Dear Content Contributor,
Higher Education Institution (HEI) is a special community where lecturers interact with old and new sets of students that enroll for courses at each semester or academic session. It is imperative for lecturers to be “dynamic and flexible in their teaching methodologies or the approaches to be adopted each semester, since the students to be taught are not the same physiologically, psychologically, in population, and also in previous knowledge in the subject, which may not be well know to the lecturer(s) in charge”.
Doug Ward, in her published article titled, "Why Change our Approach to Teaching”, narrated that Jennifer Roberts first noticed the difference a few years ago in the Geology 101 class. She said that the course regularly draws 300 or more students a semester, and Roberts, an Associate Professor of Geology, was teaching in much the same way she had since she took over the course in 2002 in terms of lecture and exam. The noticeable problem with this was that exam scores were dropping, she said, and as she interacted with students, she found that they had less understanding of the materials than the students had had just two or three years before. Read More
Again, problems do emanate when there is no proper coordination when we have more than one lecturer teaching a course or subject, though the same course, the students who are learners can quickly make a serious comparison, even if there is going to be difference, the gap should not be too wide.
Let us look at Maryellen Weimer's view that "Over the years, it has been discovered that many faculty find it difficult to choose appropriate approach fit for their teaching deployment thus, affecting the students' learning and resulted into downward in students’ grade”. Let us examine a published article titled “Effective Teaching Strategies: The Importance of Marrying Content and Process”by Maryellen Weimer. She stated that a love of the material and a willingness to convey such to students only enhances learning. The problem occurs when the content matters more than anything else, faculty are prevented from using methods that enhance student learning. Not only does this hurt the students, but it hurts faculty as well. Read more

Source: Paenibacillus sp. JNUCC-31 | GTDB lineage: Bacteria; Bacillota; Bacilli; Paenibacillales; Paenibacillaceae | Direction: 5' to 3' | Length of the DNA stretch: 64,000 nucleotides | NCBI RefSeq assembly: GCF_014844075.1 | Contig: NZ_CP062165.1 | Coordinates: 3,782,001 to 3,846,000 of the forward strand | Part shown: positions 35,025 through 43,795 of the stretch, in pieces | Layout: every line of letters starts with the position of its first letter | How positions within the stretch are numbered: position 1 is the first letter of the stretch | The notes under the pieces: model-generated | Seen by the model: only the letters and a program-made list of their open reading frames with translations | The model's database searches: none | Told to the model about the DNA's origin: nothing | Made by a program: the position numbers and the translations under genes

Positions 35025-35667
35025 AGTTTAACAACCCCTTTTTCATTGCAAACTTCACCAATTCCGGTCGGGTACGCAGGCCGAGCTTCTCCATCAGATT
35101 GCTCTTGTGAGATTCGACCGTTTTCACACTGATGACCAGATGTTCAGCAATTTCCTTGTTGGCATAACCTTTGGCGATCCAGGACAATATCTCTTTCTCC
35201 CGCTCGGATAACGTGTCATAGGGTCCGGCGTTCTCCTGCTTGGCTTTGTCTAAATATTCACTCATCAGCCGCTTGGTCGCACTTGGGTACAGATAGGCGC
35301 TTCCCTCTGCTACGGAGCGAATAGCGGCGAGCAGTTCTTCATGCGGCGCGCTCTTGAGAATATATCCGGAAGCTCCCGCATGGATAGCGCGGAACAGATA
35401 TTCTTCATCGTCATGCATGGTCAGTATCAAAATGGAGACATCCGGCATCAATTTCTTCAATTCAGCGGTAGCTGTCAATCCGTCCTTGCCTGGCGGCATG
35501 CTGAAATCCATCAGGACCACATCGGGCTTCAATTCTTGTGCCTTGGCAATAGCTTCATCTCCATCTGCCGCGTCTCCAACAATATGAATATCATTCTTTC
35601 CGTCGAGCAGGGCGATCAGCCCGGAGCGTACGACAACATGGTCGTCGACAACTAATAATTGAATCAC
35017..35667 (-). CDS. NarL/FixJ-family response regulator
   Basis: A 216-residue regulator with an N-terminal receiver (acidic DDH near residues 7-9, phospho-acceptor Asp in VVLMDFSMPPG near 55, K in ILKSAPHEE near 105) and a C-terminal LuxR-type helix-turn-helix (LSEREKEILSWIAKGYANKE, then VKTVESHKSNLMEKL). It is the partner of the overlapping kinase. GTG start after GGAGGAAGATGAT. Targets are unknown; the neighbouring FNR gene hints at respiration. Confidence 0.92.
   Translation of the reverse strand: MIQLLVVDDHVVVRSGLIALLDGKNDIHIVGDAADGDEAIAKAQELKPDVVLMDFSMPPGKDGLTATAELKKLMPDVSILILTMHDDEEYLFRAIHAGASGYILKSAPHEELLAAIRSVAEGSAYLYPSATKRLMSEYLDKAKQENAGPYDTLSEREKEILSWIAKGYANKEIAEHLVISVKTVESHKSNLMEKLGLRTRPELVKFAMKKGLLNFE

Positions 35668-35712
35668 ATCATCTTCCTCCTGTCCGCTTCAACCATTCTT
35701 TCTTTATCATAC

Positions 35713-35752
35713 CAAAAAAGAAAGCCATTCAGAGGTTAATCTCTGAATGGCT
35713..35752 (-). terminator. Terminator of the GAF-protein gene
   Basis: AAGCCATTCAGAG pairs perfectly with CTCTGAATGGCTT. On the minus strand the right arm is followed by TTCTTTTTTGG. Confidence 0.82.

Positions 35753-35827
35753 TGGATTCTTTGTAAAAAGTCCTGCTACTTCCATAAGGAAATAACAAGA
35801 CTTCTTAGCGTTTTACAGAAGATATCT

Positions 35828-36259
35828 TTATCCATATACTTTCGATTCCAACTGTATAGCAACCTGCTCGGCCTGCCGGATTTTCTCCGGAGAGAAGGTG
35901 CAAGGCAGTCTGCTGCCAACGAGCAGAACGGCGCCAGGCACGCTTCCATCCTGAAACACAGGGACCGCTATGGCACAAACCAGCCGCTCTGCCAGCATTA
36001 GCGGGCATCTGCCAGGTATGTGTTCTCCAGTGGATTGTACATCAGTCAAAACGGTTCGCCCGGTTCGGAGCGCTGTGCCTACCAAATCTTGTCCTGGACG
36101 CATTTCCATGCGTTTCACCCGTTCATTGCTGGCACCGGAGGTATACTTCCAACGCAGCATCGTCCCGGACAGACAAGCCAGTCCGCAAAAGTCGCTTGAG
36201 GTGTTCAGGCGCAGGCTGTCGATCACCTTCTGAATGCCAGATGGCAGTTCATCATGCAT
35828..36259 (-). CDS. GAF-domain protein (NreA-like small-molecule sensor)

Having used any approach to teach a course, we are to ask our students what their perceptions are about the approach deployed and how the approach made it convenient for them to learn. Greg Cooper in “Test Prep: Getting Your Students to Examine Their Approach”, stated that I was inspired by Maryellen Weimer’s article on “Teaching Metacognition to Improve Student Learning” and the accompanying article by Kimberly Tanner on “Promoting Student Metacognition.”
Tanner reflected on a comment I have heard many times: “…it’s my job to teach [your discipline or learning outcome goes here], and not study strategies.” How often have we heard that our students don’t know how to learn? Regardless of whose fault it is, Weimer’s article shows how relatively easy it is to incorporate practical “meta-learning” strategies into our lesson plans. Read more
It is high time we gave such an idea like this a thought and begin to see how we can introduce it to our teaching and learning activities in FUNAAB.
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Dr. O. Folorunso
Director, Centre for Innovation and Strategy in Learning and Teaching